EU referendum: Chancellor George Osborne says EU cap on bankers bonuses has been "entirely counterproductive"

 
James Nickerson
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Chancellor George Osborne Delivers His Autumn Statement
Osborne said the UK trades more euros than the rest of the Eurozone put together (Source: Getty)

Speaking to MPs on the influential Treasury Select Committee, chancellor George Osborne has called the EU cap on bankers bonuses counterproductive.

In response to a question from Conservative MP Mark Garnier, Osborne said: "The bonus cap to my mind has been entirely counterproductive, it has led to higher base pay within banks, it hasn't reduced overall remuneration. It just meant if things go wrong it's more difficult to get the money back." He added:

It heads in exactly opposite direction to the direction of travel we all agreed in 2009-10 needed to be undertaken.

The UK made its opposition to that very clear ... We took the matter to the European Court of Justice, which unfortunately we lost.

However, Osborne did not heap the blame on the EU as he said there were many in the UK who had argued for the cap as well.

Oliver Parry, senior corporate governance adviser at the Institute of Directors, said he agrees with Osborne that, and that it is a "crude instrument, unlikely to have much tangible impact on the culture of "rewards for failure", which was so prevalent during the financial crisis".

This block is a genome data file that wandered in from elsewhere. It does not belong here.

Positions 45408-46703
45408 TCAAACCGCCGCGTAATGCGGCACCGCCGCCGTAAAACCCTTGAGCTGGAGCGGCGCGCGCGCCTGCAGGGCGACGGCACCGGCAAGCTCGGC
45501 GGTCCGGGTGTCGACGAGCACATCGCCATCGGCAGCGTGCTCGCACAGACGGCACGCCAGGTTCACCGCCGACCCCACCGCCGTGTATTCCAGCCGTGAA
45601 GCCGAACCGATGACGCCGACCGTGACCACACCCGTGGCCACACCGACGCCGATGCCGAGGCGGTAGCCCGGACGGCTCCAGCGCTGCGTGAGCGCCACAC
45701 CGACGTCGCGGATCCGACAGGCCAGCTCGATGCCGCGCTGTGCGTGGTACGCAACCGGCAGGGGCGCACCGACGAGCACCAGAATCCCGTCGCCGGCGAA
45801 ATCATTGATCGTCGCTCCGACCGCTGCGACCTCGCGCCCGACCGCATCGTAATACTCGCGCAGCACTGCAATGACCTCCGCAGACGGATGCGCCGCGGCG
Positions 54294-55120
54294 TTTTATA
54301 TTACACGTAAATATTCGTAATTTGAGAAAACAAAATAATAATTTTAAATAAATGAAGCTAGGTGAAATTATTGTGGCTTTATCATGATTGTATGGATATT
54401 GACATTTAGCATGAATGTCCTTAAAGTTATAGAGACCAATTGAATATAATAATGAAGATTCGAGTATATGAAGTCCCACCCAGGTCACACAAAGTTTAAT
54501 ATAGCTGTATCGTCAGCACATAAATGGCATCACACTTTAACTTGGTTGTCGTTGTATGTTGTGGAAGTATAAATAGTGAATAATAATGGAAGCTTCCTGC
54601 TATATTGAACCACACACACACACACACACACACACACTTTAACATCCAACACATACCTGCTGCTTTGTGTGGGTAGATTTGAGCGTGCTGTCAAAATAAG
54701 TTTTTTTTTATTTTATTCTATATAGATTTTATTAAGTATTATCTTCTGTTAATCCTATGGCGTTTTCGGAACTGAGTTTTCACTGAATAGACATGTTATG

In all likelihood it will just encourage banks to hike fixed pay, he added, making salaries even further detached from performance and harder to claw back after they have been paid. "The much more intuitive way to address excessive pay is to look at things like claw back and bonus deferral, as UK regulators currently are.”

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Also speaking to the Treasury Select Committee, Osborne said that most countries in the European Union recognise benefits of having London as an international financial centre.

There are always going to be some French people who wish there was more banking activity in France, and German people who want more banking in Frankfurt.

But amongst senior European decision makers, including the finance ministers and central bankers, there is an understanding that London's competitor is not Paris or Frankfurt but international banking centres outside the EU.

There is broad recognition in most countries that its "massively to the EU's advantage that its financial centre is located within the EU", he added, citing that the UK trades more euros than the rest of the Eurozone put together.

Read more: Lord Lamont talks Osborne, EU and Varoufakis

On military action in Syria, Osborne also said that the UK's current military operation in Iraq costs £200m a year, and extending strikes into Syria would be in the "tens of millions of pounds".

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